contact Lydia Tuan at


de anza associated student body

MONDAY | 5:30 p.m. | Senate office

MONDAY | 3:30 p.m. | Santa Cruz Room

FRIDAY | 1:45 p.m. | Senate office


MONDAY | 3:30 pm | Student Council Chambers B

TUESDAY| 5:30 p.m. | Senate office

THURSDAY| 5:30 p.m. | Student Council Chambers B

Features | 4

January 28, 2013

from CLUB DAY p. 1

DE ANZA CLUBS (TOP RIGHT) - All clubs rally up for a group picture for winter quarter’s Club Day. PLACE YOUR CARDS RIGHT (MIDDLE RIGHT) - Marvelous Magic members Daniel Sosa McGraw, 22, business marketing major and Tiera Dam, 18, biology major show you the skills you need to trick an audience with magic. CROSS CULTURAL PARTNERS (RIGHT) - Mary Sullivan places a star on her birthplace to demonstrate De Anza’s diversity. COMFORT AT NEW HOME (BOTTOM RIGHT) - International Student Volunteers helps international students have a smooth transition to America. MULTICOLORED (BOTTOM MIDDLE) - Blurescence members create Kandi bracelets, promote events, and teaches dj-ing to fellow members. TECHNOLOGIC FOR ASM (BOTTOM LEFT) - Jason Williams, 23, computer engineering major wears a multi-threaded computerized robot . GROOVE AND HIT (MIDDLE LEFT) - K POP locks the audience’s attention with synchronizd hits and a smooth number. CULTURAL INTEGRATION (MIDDLE) - Erina Yokosuka, 21, Art History and Sujan Lala, 20, computer science major demonstrate differences and similarities between Japanese and American cultures. SING A TUNE (TOP LEFT) - Monarca Elezia, 23, Film/TV motivates the audience with a song and a message about perseverance.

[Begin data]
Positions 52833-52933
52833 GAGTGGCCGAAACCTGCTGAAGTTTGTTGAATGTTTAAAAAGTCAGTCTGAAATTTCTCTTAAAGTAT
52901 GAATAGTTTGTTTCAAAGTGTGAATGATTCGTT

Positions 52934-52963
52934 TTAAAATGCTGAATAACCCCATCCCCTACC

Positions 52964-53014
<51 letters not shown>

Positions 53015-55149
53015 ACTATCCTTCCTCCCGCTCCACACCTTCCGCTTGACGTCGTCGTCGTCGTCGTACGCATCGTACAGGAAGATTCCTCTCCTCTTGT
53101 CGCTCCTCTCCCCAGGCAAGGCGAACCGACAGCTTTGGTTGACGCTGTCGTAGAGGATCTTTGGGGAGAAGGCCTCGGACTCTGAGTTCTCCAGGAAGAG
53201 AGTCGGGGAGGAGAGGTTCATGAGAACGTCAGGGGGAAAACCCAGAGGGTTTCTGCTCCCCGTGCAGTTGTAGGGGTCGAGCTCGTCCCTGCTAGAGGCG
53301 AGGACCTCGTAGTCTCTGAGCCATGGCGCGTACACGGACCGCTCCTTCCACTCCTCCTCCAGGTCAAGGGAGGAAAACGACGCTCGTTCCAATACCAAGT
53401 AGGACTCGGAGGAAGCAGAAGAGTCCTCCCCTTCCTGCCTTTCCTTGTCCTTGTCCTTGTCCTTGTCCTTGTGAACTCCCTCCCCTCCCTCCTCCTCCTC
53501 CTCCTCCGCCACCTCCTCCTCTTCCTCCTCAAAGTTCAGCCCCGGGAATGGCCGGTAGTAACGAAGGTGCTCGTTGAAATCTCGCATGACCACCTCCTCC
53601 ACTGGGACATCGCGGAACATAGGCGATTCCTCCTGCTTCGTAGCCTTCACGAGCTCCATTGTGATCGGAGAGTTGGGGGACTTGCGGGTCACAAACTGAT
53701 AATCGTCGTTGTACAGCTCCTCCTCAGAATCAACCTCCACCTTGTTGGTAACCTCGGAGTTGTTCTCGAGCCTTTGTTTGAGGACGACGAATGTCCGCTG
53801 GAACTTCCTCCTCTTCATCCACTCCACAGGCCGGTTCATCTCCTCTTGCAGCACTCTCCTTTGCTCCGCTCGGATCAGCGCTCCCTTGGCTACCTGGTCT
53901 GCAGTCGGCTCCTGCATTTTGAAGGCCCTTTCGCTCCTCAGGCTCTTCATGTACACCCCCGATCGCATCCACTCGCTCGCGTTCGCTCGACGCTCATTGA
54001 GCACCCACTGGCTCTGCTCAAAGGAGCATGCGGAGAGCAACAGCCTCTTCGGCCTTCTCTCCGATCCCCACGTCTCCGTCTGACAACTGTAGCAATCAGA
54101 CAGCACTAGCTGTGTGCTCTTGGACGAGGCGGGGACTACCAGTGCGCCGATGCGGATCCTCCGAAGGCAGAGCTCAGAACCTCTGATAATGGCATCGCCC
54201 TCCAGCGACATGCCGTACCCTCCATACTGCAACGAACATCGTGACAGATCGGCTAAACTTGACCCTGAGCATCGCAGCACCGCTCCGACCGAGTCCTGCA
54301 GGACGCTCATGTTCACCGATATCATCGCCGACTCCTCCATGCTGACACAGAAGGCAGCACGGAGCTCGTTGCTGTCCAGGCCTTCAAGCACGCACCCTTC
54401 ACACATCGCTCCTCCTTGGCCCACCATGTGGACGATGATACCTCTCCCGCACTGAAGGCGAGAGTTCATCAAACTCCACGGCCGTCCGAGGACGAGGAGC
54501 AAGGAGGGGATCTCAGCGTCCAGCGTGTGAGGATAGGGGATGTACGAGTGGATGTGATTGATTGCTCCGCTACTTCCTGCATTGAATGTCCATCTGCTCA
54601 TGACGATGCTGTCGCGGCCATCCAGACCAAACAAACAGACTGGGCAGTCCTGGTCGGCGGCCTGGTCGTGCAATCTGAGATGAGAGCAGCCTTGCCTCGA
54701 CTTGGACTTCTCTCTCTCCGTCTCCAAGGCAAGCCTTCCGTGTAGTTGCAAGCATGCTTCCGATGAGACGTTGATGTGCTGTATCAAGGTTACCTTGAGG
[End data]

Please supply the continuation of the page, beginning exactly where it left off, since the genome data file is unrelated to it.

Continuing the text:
De Anza College Dining Services MONDAY • Soup: Minestrone • Pizza: Asian Chicken w/ Scallions & Sesame Dressing • Salad: Chinese Chicken • Pasta: Beef Stroganoff